Some empirical evidence
Empirical findings based on a sample size of two might not be very meaningful. But there are reliable statistics on the business effects of trust. The Edelman Trust Barometer 2019 showed that authentic leaders lead more effectively, creating better and healthier team cultures. Teams that trust their leaders generate higher scores in loyalty (+38%), engagement (+33%) and commitment (+31%). And companies with high trust scores have higher stock prices compared to their peers with lower trust scores (+5% on average).
According to Gallup’s State of the Global Workplace report 2017 just 15% of employees globally (10% in Western Europe) are engaged at work, while 85% are not being engaged or are actively being disengaged in their jobs. But when leaders manage to meet their employee’s basic human needs for psychological engagement, such as positive workplace relationships and frequent recognition, employee engagement evolves and individual and team performances boost. Business units in the top quartile of engagement are 17% more productive and 21% more profitable than those in the bottom quartile. And highly engaged organizations show more than four times stronger growth in earnings per share compared to their competitors.
By coincidence company B shows a much lower churn rate in its leadership team and a much higher evaluation compared to company A.
Back to tears
There are different types of tears. Reflex tears result from irritations of the eye. Basal tears keep our corneas wet. It’s psychic or emotional tears that display strong positive and negative feelings. According to the German Society of Ophthalmology, woman cry emotional tears 30 to 64, men 6 to 17 times a year in average.
These tears move most people around us. But it doesn’t mean the person crying is having a breakdown. It is just the way our bodies react to strong emotions. This is what makes us human. If something is really important to us and we are really emotional about it, we naturally shed tears. How could showing such true feelings, engagement and commitment be wrong?
Most leaders I met don’t feel comfortable with tears though, neither their own nor those of others. If you are a leader and one of your team members is shedding tears, show compassion and understanding, stay calm and in charge, don’t overreact, give the crying one time and space and acknowledge that tears are a natural way of showing strong emotions. If you have been crying at work yourself in the past, modestly share the experience, showing your own vulnerability as a leader, creating safe space and building trust. If you as a leader can’t or don’t want to stop your own tears, own them. The less uncomfortable you feel about your tears the easier it will be for others to deal with them. If you can, speak about your emotions, make others understand what makes you cry. If you feel too uncomfortable, leave the room. When you come back, be open, explain and just be authentic.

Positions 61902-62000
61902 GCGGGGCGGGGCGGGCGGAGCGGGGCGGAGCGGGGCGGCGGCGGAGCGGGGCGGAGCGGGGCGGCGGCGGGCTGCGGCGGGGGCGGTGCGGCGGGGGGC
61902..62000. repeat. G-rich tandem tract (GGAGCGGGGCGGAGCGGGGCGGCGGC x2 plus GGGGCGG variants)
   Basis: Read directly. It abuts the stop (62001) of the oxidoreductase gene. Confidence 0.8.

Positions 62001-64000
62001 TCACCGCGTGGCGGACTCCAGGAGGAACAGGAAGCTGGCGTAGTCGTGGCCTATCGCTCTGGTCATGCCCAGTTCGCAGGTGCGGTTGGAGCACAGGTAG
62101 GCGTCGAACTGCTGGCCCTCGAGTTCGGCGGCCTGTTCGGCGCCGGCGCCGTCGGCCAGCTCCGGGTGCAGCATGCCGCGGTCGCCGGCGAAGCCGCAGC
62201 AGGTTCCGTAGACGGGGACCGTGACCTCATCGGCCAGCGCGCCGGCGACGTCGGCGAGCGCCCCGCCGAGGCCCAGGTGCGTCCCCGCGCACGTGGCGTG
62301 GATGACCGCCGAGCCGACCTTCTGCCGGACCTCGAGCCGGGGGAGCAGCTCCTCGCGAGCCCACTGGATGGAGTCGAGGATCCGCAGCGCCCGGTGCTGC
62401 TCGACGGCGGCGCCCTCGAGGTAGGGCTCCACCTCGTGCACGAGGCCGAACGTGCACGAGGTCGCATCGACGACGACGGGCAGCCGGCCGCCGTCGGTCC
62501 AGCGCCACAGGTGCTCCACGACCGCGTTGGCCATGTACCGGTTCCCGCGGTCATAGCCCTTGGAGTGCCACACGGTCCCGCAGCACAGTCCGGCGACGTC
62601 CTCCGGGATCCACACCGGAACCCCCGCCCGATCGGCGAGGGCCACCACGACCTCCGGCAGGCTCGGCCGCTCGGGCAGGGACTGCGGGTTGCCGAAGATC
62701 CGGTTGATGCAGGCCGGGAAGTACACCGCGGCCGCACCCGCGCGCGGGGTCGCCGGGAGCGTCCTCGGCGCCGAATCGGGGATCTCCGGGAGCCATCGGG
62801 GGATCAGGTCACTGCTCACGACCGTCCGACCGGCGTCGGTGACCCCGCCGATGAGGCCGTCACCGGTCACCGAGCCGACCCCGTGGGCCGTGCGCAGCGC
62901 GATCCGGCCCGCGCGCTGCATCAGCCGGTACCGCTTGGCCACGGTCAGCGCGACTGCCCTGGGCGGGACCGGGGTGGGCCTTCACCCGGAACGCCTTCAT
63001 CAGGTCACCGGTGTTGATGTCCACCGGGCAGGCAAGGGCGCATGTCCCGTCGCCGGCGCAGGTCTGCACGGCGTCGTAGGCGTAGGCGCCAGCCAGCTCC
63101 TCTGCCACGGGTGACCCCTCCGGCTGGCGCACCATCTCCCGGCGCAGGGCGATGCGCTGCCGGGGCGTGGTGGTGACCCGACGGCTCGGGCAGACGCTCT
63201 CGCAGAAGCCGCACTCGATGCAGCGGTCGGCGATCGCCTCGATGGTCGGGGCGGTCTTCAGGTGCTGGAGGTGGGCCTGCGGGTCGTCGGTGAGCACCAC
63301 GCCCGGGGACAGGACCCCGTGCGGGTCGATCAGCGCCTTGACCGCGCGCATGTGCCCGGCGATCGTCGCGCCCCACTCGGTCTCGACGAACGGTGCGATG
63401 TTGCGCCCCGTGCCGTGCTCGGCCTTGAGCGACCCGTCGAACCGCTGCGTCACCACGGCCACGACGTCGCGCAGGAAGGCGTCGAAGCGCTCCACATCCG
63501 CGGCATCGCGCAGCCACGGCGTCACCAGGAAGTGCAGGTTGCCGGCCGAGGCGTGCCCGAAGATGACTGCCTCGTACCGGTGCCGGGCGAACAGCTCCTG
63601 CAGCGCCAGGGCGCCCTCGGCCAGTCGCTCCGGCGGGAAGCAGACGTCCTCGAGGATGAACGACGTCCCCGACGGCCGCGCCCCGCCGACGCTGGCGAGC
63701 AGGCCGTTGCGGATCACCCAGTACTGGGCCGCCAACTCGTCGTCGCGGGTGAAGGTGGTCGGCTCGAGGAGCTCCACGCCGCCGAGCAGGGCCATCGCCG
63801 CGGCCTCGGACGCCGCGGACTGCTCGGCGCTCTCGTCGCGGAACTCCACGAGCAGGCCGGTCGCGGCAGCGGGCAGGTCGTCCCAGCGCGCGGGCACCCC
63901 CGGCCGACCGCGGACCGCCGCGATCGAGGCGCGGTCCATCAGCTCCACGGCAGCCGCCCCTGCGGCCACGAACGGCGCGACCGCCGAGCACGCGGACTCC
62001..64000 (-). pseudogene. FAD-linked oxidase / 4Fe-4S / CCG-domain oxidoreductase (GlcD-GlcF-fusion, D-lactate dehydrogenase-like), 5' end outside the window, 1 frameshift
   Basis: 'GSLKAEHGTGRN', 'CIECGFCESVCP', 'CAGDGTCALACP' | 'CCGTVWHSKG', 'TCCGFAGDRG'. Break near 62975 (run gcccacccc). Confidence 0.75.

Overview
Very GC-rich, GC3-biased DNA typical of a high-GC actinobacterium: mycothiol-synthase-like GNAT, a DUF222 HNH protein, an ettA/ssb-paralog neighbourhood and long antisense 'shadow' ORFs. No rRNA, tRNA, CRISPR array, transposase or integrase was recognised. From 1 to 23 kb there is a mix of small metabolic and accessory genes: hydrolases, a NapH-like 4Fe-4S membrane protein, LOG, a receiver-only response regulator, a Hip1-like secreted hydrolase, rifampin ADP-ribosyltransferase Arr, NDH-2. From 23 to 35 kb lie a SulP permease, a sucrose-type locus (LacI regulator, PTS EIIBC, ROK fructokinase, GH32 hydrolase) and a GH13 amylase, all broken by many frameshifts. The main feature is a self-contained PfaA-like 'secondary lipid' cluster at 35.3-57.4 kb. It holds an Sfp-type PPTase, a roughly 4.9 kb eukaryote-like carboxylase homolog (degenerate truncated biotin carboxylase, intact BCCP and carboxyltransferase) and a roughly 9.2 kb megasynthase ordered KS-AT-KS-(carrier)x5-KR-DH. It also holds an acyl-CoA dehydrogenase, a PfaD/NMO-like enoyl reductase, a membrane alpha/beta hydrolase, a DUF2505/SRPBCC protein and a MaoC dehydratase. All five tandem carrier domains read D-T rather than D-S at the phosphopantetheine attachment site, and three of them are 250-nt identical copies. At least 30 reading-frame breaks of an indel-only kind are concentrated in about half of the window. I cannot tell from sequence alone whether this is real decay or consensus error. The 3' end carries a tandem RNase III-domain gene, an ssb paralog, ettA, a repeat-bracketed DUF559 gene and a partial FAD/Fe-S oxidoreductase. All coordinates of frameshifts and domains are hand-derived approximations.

As a leader in my past I have shed my tears at work, and I have experienced many others doing so. Looking back I do not regret a single teardrop of mine. I deeply regret every tear I caused by putting an excess of pressure on people. And I still feel the warm gratitude and bliss when tears have been shed for empathy and compassion.
“But a mermaid has no tears, and therefore she suffers so much more.” – Hans Christian Andersen
About the author
Jan Kiel supports leaders and their teams in successfully mastering critical and strategic challenges and increasing their performance. Over more than 20 years as CEO, CFO, turn-around-manager, strategy consultant, and investor, Jan had his own challenges, successes and failures. Today he shares his experiences and capabilities with his clients, trusting in their ability to master their challenges themselves.